The “Hole” Family
My family has a hole in it.
My “whole” family has a hole.
There is no “whole” family.
There is just a family with a hole-
A large gaping hole.
No one can fill that hole.
No one can enter that void.
No one in my “whole” family.
My “whole” family goes on,
My “whole” family goes forward.
We struggle to remain whole.
But the hole remains.
Sometimes the hole pulls us closer together,
Sometimes the hole separates us.
Can our arms embracing each other diminish the hole?
When someone says, “Is your ‘whole’ family here” or
“Do you want to take a picture of your “whole” family?
I think to myself, “Can’t you see the hole”?
Written by Beverly Levin Copeland
Unlike a broken arm where one wears a cast, or cancer where one loses their hair, those in grief have no external physical evidence to indicate they are in pain. Like the poem states “Can’t you see the hole”?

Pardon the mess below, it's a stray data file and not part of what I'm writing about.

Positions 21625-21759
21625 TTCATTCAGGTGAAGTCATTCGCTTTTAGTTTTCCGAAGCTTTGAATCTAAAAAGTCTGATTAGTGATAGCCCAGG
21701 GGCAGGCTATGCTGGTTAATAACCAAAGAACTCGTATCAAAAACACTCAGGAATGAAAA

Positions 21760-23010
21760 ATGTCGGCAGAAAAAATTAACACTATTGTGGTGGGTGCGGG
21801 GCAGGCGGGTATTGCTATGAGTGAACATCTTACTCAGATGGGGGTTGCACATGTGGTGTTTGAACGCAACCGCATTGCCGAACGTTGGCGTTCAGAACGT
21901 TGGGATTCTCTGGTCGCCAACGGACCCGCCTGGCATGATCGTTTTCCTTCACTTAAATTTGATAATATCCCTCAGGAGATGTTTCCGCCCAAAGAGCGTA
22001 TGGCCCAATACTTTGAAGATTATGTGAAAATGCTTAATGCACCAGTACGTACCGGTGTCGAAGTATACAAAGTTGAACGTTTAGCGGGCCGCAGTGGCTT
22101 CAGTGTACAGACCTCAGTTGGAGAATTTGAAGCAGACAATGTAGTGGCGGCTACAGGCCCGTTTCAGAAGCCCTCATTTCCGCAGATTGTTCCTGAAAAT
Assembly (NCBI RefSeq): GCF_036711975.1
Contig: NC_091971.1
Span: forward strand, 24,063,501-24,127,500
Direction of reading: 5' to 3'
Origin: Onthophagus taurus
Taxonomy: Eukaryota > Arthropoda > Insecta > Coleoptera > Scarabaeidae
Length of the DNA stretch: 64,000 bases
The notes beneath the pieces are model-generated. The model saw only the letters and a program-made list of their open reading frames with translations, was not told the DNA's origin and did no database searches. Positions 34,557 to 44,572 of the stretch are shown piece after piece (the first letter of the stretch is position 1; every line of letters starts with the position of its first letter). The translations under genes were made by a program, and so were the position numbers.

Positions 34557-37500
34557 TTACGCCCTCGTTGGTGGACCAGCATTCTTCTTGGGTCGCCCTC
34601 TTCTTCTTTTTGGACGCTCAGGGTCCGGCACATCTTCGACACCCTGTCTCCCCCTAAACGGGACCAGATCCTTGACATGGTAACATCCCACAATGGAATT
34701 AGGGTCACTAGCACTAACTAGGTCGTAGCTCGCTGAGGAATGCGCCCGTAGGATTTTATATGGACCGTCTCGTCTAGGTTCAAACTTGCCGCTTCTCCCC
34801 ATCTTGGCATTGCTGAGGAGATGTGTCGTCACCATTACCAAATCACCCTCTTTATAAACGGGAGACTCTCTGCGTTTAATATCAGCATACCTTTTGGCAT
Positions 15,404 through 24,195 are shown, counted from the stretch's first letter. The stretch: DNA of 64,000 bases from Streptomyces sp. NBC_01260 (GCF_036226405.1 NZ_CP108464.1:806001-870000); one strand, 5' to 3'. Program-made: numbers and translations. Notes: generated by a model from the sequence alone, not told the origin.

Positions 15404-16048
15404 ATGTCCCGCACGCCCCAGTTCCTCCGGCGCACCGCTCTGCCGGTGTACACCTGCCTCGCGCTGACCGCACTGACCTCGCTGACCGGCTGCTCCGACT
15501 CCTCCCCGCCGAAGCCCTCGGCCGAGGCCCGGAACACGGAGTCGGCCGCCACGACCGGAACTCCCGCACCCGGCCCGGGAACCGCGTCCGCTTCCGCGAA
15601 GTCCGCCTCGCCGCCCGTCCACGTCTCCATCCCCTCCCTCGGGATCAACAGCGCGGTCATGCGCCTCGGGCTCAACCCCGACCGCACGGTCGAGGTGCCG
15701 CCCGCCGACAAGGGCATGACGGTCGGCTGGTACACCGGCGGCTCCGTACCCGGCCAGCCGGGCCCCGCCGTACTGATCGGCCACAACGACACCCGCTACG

I appreciate the old tradition of wearing black while you are in mourning to let others know to be patient and gentle towards you while you grieve. Since we no longer have that tradition it becomes important for those in grief to ask for grace from others when pushed to do things that you are not ready for.
Society expects those in grief to be “whole” in a few days or a few weeks. Those who have lost a loved one know that the “hole” in your heart takes a long time, months and maybe even years, to mend. An extreme amount of patience is required for yourselves, but also for others who can’t see the “hole” and expect you to act as if you were “whole”.